By George Wolf
Okay, so Joss Whedon can write and/or direct TV shows, animated classics, horror homages, superhero blockbusters, you name it. Wouldn’t it be funny if he took a stab at Shakespeare?
It is funny, and thoroughly entertaining.
With Much Ado About Nothing, Whedon again shows his storytelling instincts are dead on, regardless of the genre. Shakespeare’s classic comedy about love and deception is given a present-day makeover, employing a game cast of Whedon favorites to create a playful, satisfying romp.
Bringing the bard into a modern setting can be tricky, whether on stage or screen, and admittedly, it does take a few minutes to get used to hearing “by my troth” being bandied about a stylish kitchen. Hang in, and it won’t take long for you to fall for Whedon’s ensemble.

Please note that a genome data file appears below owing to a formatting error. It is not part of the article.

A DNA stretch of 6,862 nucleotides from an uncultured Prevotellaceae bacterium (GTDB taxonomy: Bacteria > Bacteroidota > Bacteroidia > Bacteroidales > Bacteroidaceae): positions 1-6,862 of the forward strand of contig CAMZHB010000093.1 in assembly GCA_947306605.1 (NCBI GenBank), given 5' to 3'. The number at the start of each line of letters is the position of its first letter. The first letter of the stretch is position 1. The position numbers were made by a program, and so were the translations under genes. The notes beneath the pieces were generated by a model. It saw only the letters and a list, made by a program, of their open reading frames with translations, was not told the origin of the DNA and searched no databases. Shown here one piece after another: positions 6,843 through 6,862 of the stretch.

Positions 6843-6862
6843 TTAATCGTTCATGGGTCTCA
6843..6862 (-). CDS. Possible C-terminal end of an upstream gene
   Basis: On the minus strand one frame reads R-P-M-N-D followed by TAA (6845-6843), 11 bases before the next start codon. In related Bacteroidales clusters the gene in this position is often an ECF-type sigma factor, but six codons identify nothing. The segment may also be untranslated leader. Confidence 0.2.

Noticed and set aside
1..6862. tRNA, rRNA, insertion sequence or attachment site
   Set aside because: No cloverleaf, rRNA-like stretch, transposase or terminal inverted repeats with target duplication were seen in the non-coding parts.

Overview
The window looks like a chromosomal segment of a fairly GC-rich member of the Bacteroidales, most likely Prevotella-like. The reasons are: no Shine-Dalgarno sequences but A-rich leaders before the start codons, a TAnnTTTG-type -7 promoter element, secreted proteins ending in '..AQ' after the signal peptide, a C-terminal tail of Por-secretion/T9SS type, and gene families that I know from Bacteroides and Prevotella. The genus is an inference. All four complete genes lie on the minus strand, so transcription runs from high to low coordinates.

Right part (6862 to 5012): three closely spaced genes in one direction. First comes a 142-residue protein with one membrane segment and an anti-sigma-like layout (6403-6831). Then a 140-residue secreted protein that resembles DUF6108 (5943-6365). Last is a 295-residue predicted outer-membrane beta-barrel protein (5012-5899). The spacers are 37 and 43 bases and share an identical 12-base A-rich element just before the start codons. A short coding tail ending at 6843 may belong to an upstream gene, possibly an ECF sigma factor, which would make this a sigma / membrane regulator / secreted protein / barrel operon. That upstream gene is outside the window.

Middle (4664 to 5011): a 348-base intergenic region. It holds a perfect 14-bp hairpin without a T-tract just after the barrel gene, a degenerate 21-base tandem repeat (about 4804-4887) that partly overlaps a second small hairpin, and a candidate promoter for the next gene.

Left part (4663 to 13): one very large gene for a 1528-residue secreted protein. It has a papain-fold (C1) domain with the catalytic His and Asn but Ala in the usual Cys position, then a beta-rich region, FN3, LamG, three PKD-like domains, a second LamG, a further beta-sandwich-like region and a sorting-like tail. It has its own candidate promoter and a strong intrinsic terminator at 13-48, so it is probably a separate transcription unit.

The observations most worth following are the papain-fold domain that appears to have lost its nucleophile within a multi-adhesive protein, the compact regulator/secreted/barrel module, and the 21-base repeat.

The wordplay is frenetic, some of the most clever Shakespeare produced, but there are also very funny stretches that rely heavily on physical comedy. The cast delivers with a gleeful enthusiasm, and Whedon adds amusing touches such as having one pivotal scene set amid snorkeling, giving it a new, Wes Anderson-esque hilarity.
Amy Acker (TV’s Angel, The Cabin in the Woods) and Alexis Denisof (Angel/The Avengers) shine as the adversarial would-be lovers Beatrice and Benedict, while Nathan Fillion (Serenity) nearly steals the movie as the easily offended inspector Dogberry. These actors, like nearly all in the cast, have a history with Whedon, and the mutual comfort level gives the entire adaptation a breezy, confident feel.
Artfully filming in black and white, Whedon doesn’t shrink from the play’s dark corners while giving the wonderfully comedic aspects a new, updated energy.
Turns out, Shakespeare fits Whedon about as well as Thor’s hammer or Sheriff Woody’s boots.